Conference Conventions

The conference language was English.  Those who did not speak English (like some of the Russians and Ukrainians) had translators with them.

Each delegation had a file tray (referred to as a “pigeon hole”) for distributing documents.  People would put general notices and brochures in the delegation pigeon holes, as well as notices of collisions and suggested solutions.  Unfortunately, there was only one tray for the large FCC/NASB delegation, so a lot of sharing was necessary.  We placed the NASB position papers for the WRC-2003 issues in each of these “pigeon holes” for the delegations.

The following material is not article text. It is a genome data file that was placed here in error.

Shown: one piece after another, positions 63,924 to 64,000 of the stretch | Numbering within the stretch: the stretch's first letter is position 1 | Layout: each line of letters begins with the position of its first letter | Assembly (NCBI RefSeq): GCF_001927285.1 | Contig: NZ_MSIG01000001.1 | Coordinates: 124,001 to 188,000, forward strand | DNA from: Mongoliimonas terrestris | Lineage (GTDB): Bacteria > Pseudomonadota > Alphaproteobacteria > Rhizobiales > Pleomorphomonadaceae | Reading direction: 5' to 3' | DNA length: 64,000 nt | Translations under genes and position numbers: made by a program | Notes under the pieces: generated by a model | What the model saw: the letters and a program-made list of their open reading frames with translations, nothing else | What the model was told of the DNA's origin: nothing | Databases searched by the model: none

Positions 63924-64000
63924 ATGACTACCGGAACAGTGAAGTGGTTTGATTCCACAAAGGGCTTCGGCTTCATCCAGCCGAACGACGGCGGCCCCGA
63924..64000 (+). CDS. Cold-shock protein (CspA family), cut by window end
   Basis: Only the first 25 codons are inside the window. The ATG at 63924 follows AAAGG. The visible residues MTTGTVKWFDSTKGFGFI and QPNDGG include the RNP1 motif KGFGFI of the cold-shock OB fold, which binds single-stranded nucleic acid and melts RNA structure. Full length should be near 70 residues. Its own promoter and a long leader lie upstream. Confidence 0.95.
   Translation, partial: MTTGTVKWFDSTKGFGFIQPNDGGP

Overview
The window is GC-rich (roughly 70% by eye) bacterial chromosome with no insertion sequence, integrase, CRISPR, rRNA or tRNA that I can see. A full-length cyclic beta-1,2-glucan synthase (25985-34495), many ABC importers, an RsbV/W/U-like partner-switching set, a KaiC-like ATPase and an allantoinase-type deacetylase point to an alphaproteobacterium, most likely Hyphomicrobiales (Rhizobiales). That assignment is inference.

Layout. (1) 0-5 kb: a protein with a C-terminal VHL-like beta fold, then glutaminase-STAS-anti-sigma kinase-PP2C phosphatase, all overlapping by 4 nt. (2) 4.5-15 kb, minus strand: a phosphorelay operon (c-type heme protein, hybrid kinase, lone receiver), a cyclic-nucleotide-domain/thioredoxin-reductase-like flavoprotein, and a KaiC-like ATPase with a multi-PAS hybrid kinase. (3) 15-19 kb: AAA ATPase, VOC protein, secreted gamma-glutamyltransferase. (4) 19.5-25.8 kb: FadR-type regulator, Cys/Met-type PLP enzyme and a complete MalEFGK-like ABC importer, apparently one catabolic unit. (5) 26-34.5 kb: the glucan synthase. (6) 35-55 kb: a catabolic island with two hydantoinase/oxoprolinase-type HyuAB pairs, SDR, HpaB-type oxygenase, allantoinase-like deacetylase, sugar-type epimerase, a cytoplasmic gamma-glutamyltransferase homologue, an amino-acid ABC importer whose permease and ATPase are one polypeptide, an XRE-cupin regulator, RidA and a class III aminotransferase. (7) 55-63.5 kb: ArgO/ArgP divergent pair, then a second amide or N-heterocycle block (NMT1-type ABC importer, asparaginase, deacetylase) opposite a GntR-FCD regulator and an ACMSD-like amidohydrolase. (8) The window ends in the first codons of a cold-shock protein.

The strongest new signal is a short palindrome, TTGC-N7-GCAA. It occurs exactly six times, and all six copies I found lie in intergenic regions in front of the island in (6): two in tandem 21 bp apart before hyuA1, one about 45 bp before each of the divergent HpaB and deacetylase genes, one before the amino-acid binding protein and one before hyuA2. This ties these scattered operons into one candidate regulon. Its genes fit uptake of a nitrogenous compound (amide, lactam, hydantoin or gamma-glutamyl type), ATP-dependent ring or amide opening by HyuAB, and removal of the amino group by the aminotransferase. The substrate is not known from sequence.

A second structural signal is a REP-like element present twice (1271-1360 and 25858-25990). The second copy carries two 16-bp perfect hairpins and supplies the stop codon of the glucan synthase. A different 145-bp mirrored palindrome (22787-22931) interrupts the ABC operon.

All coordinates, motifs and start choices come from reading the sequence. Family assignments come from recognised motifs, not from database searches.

On Monday afternoon there was a panel discussion on the history of HF frequency coordination.  At this session, George Jacobs delivered his paper which is reprinted in this issue of the NASB Newsletter.  Shortwave frequency consultant Stanley Leinwoll also participated in the discussion.  He said “there certainly is” a future for shortwave as it’s the cheapest method of reaching a large number of people around the world.  George Jacobs agreed, noting that shortwave radio receivers are also very cheap.  Oldrich Cip, HFCC Chairman, said “the shortwave bands from 5 to 30 Megahertz will always be here.”  With the coming change to DRM, he said, shortwave has quite a future ahead of it.  Geoff Spells from Merlin Communications said he thinks there will be an increase in demand for shortwave airtime, especially when it goes digital, but the demand will be from a different type of client.  He said that entertainment programs and programs for domestic audiences on shortwave will increase greatly during the next 10-20 years.  George Jacobs pointed out that despite all the talk in some circles about shortwave being a “dying medium,” the work of the HFCC shows quite the opposite.  The number of transmitter hours worldwide has not been reduced; it’s pretty stable.  Also, many organizations are now selling shortwave airtime, and in many cases there is more demand than transmitter availability.  George said the prime airtime on Merlin’s new shortwave facility in the United Arab Emirates was all sold out in just two or three days.